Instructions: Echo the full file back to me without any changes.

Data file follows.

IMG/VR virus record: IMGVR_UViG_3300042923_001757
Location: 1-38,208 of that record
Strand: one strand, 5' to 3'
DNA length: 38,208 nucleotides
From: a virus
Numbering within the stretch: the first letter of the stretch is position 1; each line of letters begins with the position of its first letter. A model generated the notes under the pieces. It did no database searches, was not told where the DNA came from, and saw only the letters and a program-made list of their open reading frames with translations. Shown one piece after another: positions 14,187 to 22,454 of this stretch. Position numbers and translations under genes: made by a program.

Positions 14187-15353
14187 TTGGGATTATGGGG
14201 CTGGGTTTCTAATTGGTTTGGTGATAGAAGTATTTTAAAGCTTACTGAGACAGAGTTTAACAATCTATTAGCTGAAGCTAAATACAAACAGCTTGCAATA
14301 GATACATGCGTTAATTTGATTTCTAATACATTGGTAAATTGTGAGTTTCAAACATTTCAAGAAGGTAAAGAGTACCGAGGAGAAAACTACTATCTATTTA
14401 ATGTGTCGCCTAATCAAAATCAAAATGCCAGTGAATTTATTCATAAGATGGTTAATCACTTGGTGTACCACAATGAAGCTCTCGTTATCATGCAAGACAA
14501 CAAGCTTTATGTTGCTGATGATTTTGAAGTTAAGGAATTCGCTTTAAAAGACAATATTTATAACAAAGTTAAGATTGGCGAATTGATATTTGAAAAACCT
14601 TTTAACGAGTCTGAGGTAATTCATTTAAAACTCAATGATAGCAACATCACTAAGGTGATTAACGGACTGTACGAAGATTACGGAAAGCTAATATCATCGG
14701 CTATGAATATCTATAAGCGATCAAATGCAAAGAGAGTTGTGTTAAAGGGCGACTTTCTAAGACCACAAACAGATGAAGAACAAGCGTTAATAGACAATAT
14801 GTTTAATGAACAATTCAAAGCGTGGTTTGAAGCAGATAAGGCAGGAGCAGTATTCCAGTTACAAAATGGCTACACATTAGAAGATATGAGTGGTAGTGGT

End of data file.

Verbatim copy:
IMG/VR virus record: IMGVR_UViG_3300042923_001757
Location: 1-38,208 of that record
Strand: one strand, 5' to 3'
DNA length: 38,208 nucleotides
From: a virus
Numbering within the stretch: the first letter of the stretch is position 1; each line of letters begins with the position of its first letter. A model generated the notes under the pieces. It did no database searches, was not told where the DNA came from, and saw only the letters and a program-made list of their open reading frames with translations. Shown one piece after another: positions 14,187 to 22,454 of this stretch. Position numbers and translations under genes: made by a program.

Positions 14187-15353
14187 TTGGGATTATGGGG
14201 CTGGGTTTCTAATTGGTTTGGTGATAGAAGTATTTTAAAGCTTACTGAGACAGAGTTTAACAATCTATTAGCTGAAGCTAAATACAAACAGCTTGCAATA
14301 GATACATGCGTTAATTTGATTTCTAATACATTGGTAAATTGTGAGTTTCAAACATTTCAAGAAGGTAAAGAGTACCGAGGAGAAAACTACTATCTATTTA
14401 ATGTGTCGCCTAATCAAAATCAAAATGCCAGTGAATTTATTCATAAGATGGTTAATCACTTGGTGTACCACAATGAAGCTCTCGTTATCATGCAAGACAA
14501 CAAGCTTTATGTTGCTGATGATTTTGAAGTTAAGGAATTCGCTTTAAAAGACAATATTTATAACAAAGTTAAGATTGGCGAATTGATATTTGAAAAACCT
14601 TTTAACGAGTCTGAGGTAATTCATTTAAAACTCAATGATAGCAACATCACTAAGGTGATTAACGGACTGTACGAAGATTACGGAAAGCTAATATCATCGG
14701 CTATGAATATCTATAAGCGATCAAATGCAAAGAGAGTTGTGTTAAAGGGCGACTTTCTAAGACCACAAACAGATGAAGAACAAGCGTTAATAGACAATAT
14801 GTTTAATGAACAATTCAAAGCGTGGTTTGAAGCAGATAAGGCAGGAGCAGTATTCCAGTTACAAAATGGCTACACATTAGAAGATATGAGTGGTAGTGGT